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Civil Wars (American)

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MatC
20078.  Fri May 13, 2005 9:30 am Reply with quote

Q: At the Battle of King’s Mountain - considered one of the turning points in the American War of Independence (aka American Revolution) - how many British officers were present?

A: One.

King’s Mountain was largely a fight between pro and anti-independence Americans, and is therefore emblematic of the war as a whole. The “Revolution” was actually a civil war (unlike the US Civil War, of course, which was a war of imperial conquest, in which an advanced capitalist nation annexed a backward feudal neighbour).

About 20-30% of the white population of the colonies were Loyalists (those who wished to remain in the British Empire), as were the great majority of the American Indian and black populations. The Patriots were also a minority - a great chunk of the population was in the don’t know/don’t care category.

As always in America (though it’s rarely admitted) class played a great part in choosing sides: “in Maryland, Delaware, the Hudson Valley in New York, and the back country of the South, poor farmers turned the Revolution inside out when they became loyalists to rebel against the patriot elite.”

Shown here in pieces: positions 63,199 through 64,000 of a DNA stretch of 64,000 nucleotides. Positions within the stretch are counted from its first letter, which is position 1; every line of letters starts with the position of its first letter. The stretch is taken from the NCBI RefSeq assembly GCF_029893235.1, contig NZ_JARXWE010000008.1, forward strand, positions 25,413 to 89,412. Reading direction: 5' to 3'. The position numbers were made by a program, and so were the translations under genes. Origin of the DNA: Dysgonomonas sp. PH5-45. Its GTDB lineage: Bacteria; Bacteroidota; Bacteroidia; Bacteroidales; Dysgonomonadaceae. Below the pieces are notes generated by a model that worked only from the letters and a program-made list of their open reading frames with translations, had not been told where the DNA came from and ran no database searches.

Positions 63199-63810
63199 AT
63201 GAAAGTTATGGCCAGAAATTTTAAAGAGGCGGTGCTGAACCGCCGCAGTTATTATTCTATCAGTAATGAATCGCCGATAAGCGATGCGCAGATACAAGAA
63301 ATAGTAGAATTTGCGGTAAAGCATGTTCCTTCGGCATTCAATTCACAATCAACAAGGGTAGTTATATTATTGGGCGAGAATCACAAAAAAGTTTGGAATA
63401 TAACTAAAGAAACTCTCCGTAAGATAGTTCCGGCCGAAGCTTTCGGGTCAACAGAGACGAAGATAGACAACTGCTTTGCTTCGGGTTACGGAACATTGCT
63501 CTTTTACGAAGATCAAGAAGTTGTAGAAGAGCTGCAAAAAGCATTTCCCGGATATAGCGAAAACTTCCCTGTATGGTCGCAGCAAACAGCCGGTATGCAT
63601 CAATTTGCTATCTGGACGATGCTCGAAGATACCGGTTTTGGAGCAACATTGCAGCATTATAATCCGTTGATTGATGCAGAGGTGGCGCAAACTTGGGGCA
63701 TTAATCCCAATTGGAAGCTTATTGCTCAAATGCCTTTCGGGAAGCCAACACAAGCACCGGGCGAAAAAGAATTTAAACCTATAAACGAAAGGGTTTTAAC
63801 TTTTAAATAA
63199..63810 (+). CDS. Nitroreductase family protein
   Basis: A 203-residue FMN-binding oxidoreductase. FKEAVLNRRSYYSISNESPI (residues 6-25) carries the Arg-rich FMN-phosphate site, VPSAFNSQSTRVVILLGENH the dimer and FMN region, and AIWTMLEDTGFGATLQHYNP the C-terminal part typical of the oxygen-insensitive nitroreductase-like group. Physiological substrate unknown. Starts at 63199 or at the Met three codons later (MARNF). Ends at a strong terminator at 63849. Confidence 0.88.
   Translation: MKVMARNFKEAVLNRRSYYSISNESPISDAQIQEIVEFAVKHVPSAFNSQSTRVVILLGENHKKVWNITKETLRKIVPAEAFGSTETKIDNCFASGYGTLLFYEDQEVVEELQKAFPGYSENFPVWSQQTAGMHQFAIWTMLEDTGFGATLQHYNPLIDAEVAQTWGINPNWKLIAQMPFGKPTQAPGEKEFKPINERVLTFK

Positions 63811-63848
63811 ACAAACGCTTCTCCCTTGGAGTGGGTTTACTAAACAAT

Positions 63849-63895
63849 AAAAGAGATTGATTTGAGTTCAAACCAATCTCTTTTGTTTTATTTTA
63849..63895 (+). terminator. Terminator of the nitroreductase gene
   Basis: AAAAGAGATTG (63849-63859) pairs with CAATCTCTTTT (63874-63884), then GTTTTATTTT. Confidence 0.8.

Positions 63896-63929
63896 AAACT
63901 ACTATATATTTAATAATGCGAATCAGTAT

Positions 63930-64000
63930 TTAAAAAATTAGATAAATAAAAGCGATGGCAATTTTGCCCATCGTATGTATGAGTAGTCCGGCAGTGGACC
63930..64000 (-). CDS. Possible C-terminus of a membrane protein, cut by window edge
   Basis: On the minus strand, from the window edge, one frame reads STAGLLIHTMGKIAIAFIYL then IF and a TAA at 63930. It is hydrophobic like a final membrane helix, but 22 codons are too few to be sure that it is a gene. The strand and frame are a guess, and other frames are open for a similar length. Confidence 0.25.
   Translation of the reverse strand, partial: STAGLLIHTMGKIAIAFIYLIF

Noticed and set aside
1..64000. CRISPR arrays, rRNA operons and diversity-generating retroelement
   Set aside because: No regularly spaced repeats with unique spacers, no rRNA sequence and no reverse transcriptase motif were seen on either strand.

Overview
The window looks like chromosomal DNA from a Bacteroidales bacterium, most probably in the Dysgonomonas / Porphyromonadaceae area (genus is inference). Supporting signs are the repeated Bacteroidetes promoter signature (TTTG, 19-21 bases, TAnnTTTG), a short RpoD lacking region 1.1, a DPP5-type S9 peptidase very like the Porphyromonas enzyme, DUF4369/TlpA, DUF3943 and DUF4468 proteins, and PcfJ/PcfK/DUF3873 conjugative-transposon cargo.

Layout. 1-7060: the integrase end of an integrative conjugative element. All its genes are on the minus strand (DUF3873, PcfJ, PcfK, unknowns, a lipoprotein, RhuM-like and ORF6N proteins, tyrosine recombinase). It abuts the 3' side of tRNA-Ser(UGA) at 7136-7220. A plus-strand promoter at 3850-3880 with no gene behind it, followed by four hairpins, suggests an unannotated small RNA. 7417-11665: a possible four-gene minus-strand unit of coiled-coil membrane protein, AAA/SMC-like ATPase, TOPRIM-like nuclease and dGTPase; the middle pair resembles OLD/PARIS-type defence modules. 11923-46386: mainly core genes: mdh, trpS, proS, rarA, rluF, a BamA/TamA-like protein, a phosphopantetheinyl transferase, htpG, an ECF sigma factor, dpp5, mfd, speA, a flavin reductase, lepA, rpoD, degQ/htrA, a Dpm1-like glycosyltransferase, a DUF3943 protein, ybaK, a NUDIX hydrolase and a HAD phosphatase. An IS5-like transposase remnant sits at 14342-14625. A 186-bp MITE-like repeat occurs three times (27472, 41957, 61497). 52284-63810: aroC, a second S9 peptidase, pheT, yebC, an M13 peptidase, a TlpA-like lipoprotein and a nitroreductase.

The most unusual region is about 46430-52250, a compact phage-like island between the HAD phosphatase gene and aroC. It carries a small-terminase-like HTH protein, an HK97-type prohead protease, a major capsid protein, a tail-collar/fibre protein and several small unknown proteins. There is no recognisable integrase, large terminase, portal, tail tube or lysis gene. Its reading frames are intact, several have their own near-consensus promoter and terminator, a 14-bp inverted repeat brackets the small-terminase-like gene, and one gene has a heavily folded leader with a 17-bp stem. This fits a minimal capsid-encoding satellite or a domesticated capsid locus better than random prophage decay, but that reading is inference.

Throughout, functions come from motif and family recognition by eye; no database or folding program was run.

At the end of the war, around 100,000 Loyalists - about 4% of the entire population of the US - emigrated, rather than stay and face reprisals. Washington said a Loyalist was “a man with his head in Britain, his body in America, and a neck that ought to be stretched.”

This was also, historians often say, the first “world war,” since all the great powers of the time took part in it: Britain, France, Spain and Holland; also, because it was fought in so many theatres: America, the West Indies, Europe and India. There were times when an invasion of Britain itself seemed imminent.

Source: Articles by historians Richard Holmes and Ray Raphael, in a BBC History Magazine supplement distributed with the Independent newspaper (undated).

 
Flash
20090.  Fri May 13, 2005 11:13 am Reply with quote

We're likely to have a question on American declarations of war, and this might make an interesting supplementary:

Q: Who did the Americans fight in the War of Independence?
A Each other.

But there must have been some redcoats involved as well, I suppose.

 
MatC
20091.  Fri May 13, 2005 11:17 am Reply with quote

I can't lay hand on it at the moment - or memory on it, really! - but somewhere i've read that there were far fewer redcoats than we'd expect, because the British used mostly German mercenaries. The British Army was very understaffed at the time.

 

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